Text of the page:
Indonesia Eyes Middle East Buyers for Fresh Round of Sukuk Bond Sales

By webadmin on 10:46 pm Sep 02, 2011
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Aloysius Unditu

Indonesia plans to sell dollar-denominated Islamic bonds by the end of December, the second sale of the securities in two years, and it is looking to Persian Gulf investors to purchase the debt.

“We are targeting Middle East investors to buy our global [Islamic bonds],” said Rahmat Waluyanto, director general of the debt management office at the Ministry of Finance, in a text message to the Jakarta Globe .

“Investors from other parts of Asia, Europe and the United States are also welcome.’’

Islamic bonds, known as sukuk , comply with Shariah law by using asset returns to pay investors instead of offering interest.

When Indonesia sold $650 million of its first-ever Islamic dollar bonds in April 2009, buyers from the Middle East bought 30 percent of them, while Asian investors bought 40 percent, Americans bought 19 percent and Europeans bought the remaining 11 percent.

Back then, the Indonesian government received orders valued at $4.7 billion, which was seven times more than the $650 million in securities on offer, according to data from the Ministry of Finance.

The government set the coupon rate at 8.80 percent, higher than the current interest on other government securities. Indonesia’s 10-year bond, which has a 8.25 percent coupon rate, yields 6.91 percent. The US 10-year bond, by comparison, yields 2.15 percent.

Waluyanto said that having “more Persian Gulf investors” participate in the offering would be “OK.” He did not elaborate.

Global sukuk sales rose to $5.9 billion in the first five months this year from $5.4 billion in the same period of 2010, according to Bloomberg. The Middle East has the world’s biggest global sukuk market , followed by Malaysia.

Overseas investors continue to chase high-yielding assets in emerging markets, including Indonesian bonds. As of Aug. 23, foreign holdings of Indonesian bonds rose 26 percent to Rp 246 trillion ($28.8 million), up from Rp 195 trillion at the end of 2010.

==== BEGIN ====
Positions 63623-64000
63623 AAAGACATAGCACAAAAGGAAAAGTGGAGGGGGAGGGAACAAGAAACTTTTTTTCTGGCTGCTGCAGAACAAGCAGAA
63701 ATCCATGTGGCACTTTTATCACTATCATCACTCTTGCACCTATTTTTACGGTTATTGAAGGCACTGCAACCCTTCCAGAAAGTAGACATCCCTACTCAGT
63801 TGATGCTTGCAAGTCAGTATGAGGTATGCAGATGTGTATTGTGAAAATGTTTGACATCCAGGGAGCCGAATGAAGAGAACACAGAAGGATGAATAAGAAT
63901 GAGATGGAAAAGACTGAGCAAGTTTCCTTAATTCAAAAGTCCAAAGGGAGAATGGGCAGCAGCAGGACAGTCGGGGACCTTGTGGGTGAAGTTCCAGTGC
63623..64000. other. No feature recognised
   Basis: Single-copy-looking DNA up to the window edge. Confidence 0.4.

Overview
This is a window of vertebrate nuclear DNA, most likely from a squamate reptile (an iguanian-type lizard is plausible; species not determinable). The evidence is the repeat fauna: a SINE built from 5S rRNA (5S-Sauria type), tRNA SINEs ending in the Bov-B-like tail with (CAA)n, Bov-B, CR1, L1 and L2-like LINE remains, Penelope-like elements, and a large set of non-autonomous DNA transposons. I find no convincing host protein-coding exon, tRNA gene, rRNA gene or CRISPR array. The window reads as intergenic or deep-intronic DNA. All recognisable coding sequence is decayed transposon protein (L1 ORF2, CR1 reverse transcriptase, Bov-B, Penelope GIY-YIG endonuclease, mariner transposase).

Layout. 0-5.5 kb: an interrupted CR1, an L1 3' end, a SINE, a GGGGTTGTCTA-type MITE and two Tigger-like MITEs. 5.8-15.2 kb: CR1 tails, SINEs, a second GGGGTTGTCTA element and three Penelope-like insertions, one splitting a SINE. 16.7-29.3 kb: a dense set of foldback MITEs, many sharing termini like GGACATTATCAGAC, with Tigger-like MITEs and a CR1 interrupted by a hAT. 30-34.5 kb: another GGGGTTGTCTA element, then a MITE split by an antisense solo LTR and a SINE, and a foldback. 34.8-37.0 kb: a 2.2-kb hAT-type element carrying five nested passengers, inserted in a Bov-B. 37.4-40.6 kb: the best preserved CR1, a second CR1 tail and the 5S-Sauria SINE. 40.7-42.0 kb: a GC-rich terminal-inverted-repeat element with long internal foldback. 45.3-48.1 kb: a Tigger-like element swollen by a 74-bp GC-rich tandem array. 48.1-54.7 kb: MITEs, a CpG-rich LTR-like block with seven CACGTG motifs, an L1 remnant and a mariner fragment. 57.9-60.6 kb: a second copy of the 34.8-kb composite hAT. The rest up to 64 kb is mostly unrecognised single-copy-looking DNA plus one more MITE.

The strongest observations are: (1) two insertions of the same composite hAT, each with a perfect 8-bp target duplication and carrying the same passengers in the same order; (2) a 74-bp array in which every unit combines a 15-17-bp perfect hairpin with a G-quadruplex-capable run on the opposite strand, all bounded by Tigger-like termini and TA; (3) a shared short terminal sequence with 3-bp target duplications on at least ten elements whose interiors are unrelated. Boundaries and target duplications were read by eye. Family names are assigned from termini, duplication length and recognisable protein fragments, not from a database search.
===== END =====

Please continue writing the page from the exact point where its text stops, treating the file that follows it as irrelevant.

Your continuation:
Indonesia’s international reserves have also been climbing, up 28 percent to $123 billion at the end July, compared to $96 billion at the end of December.

Finance Minister Agus Martowardojo said on Aug. 23 that the government had planned to raise as much as $1 billion from global sukuk sales by the end of September. Sukuk bonds account for 22 percent of Indonesia’s dollar-denominated debt offerings. In April alone, the government raised $2.5 billion by selling dollar-denominated non-sukuk bonds.

Waluyanto said the government was seeking financial advisers to help arrange the Islamic debt sale. The government was also seeking investment banks from Asia, Europe and the United States to help arrange global sukuk sales.

Indonesia has been selling bonds since 2002 to help raise funds to plug its budget deficit — which is projected to reach 2.1 percent of gross domestic product this year.

The government has identified underlying assets valued at Rp 34 trillion, which have been approved by the House of Representatives, to support the debt sale.

Rent on state-owned lands and buildings is one form of payment for such securities.

Muslims make up more than 85 percent of Indonesia’s population of 240 million.

Once the financial advisers are appointed, the government will then meet overseas investors to gauge demand.

Foreign holdings of government bonds in emerging East Asia, including Indonesia, have been rising, driven by investors chasing yields, interest rate differentials, and expectations of appreciation in regional currencies, the Asian Development Bank reported on Thursday.

By the end of June, overseas investors held 34 percent of Indonesian government bonds. By comparison, at the end of March overseas investors held 22 percent of Malaysian bonds and 10 percent of bonds issued by the South Korea.

Still, the Manila-based ADB warned about the potential for a downturn in investing in the region’s bonds.

Risks include a severe economic slowdown in mature economies that will hit Asian exports, a destabilization of capital flows, poorly-timed policy action by mature markets, and potential commodity price fluctuations, it said.